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Trials Fusion Video Review – Nothing to Ride Home About

[alert type=”green”]The primary feature of this article is the video review above.[/alert]

Difficulty can be a problematic aspect for video games. There’s always this question of how much you can punish the player before they lose interest. Are they going to have to sit through long loading screens? Will they have to start from the beginning? Will the experience be rewarding at all? All of these questions need to be answered in a way that constantly refers back to player experience. It’s all good and well to make something challenging, but you need to make the challenge enjoyable for as long as it takes to complete it, regardless of how long that may be. So in this context, the question is very simple. Is Red Lynx’s Trials Fusion fun?


It’s a secret to no-one that the Trials series can get pretty damn difficult. Whilst the games may start off very basic and easy to understand, you’ll quickly find yourself pulling off ridiculous tricks, having to press retry over 100 times and it’ll still be your personal record! Trials Fusion is no different from this and offers a challenge that will appeal to many potential players. To progress through the obstacles each course offers, you will need to control your bike on a 2D plane by leaning, accelerating and braking. If you crash by falling off the course or hitting your head on an object, you can either retry from the very beginning with a clean slate, or you can retry from a checkpoint, but it will be registered as a “fault” and you’ll lose the chance to earn certain medals. These medals are used to unlock different parts of the game. Through increasingly difficult courses, you need to combine these controls in order to make it all the way through to the goal.

When I started playing Trials Fusion, I was having a lot of fun with it. There’s this certain appeal to frustration that Trials makes full use of. After constant failures and with some determination, completing courses can feel very rewarding. Sometimes. Trials Fusion is not entertaining to replay constantly. Whilst you’re only going to have to retry a few times at the beginning, as you progress through the game, you’re going to be spending a lot more time with each course. Without the proper features to make the game dynamic and give the player more options, it can get very boring. You will be playing through the same course over and over until you get it right.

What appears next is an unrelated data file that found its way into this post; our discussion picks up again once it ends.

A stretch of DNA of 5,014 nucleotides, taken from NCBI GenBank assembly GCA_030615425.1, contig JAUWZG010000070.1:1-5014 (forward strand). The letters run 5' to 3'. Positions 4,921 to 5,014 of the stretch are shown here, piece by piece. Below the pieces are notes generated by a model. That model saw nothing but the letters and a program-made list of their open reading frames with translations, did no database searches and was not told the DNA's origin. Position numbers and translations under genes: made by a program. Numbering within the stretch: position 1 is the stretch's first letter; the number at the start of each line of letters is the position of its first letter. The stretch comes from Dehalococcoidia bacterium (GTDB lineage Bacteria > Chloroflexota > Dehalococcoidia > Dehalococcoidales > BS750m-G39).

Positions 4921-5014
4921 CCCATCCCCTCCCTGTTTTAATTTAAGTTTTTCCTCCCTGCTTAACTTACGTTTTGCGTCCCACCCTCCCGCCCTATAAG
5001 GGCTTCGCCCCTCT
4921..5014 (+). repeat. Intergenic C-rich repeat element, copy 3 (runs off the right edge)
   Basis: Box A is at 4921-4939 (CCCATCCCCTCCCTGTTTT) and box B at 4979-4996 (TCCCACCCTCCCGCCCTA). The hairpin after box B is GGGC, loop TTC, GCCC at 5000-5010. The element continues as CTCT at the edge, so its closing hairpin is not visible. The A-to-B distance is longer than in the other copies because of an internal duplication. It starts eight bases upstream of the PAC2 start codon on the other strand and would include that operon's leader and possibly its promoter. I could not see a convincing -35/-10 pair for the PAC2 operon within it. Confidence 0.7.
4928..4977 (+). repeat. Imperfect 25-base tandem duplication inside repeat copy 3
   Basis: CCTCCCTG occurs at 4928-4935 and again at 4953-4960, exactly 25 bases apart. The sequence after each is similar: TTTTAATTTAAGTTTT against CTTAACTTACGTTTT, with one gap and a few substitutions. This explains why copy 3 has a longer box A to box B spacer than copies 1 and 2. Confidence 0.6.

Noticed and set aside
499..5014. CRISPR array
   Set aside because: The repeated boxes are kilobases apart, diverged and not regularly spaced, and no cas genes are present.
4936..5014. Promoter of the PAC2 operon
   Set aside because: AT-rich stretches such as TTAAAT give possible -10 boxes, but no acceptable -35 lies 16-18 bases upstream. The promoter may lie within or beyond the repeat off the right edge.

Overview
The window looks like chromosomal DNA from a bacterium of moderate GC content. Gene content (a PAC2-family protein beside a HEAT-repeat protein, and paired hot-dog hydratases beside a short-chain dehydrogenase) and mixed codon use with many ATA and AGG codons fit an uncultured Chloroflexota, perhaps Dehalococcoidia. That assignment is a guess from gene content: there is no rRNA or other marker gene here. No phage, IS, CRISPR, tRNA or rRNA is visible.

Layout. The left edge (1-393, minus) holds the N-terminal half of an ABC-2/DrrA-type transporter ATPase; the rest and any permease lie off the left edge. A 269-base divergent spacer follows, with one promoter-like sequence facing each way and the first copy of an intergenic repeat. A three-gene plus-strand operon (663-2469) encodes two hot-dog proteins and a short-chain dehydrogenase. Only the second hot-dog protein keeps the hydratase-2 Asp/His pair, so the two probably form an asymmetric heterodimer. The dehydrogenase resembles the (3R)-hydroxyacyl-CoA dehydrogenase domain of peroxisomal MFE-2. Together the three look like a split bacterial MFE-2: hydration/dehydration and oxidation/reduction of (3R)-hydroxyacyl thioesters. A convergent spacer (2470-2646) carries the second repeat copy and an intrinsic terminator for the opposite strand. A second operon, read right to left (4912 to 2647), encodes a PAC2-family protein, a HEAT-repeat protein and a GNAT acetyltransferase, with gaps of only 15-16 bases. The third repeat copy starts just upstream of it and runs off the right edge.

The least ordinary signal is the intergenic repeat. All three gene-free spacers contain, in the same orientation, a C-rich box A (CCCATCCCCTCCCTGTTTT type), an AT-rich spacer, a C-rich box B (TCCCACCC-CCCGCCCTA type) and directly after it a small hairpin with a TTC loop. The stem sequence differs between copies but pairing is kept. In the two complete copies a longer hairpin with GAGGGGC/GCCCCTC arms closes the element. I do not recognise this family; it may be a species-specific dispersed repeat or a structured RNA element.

You can’t take any alternative routes, there are no secret passageways, dynamic events and nothing else that could possibly make one retry any different from the last. This made many of the courses incredibly boring and created a slow and dull player experience. There is no entertainment in riding through the exact same obstacles over and over again and the game makes no effort to try and make it any fun to play for such a length of time.

If only there was more trick based courses...
If only there was more trick based courses…

Visually, however, the game is fantastic. With only a few graphical glitches and some very occasional dodgy cinematography, each track is enjoyable to watch and the camera moves around to get some great angles. As you go through each track, obstacles will shift to reveal platforms in a seemingly dynamic fashion. Even though these can start to feel repetitive after multiple playthroughs, it really makes your first experience far more exciting.

The audio, however, doesn’t hold the same appeal. Whilst other games in the Trials franchise will go for this heavier action soundtrack, really making it seem like everything that’s going on is a part of some rad action movie. Trials Fusion goes for this light electronic soundtrack. When you’re doing flips, wheelies and tricks, you want to feel awesome. But it just doesn’t do that and it detracts from the experience greatly.

Frustration has never been more beautiful
Frustration has never been more beautiful

Speaking of detracting from the experience, the “plot” (and I say that in the lightest sense of the word) is just plain distracting. Two voice overs talk you through the game with several allusions as to the origins of your character. They heavily infer that every time you restart, you restart as a brand new person being created in some sort of factory. This would be a fine if maybe they would’ve made it humerous or maybe made it more prominent. But as it stands, it’s so incredibly weak and shoved in that it’s just a waste of time, dull, repetitive and most importantly, distracts from the experience as a whole.

Trials Fusion can be a fun game… in moderation. As a drop in, drop out title, it can offer a unique experience that you can’t get elsewhere. However, as you progress, it can begin to get ridiculously dull, insanely repetitive and just plain unentertaining.

This review was based on a digital copy of the game for the PC provided by Ubisoft.

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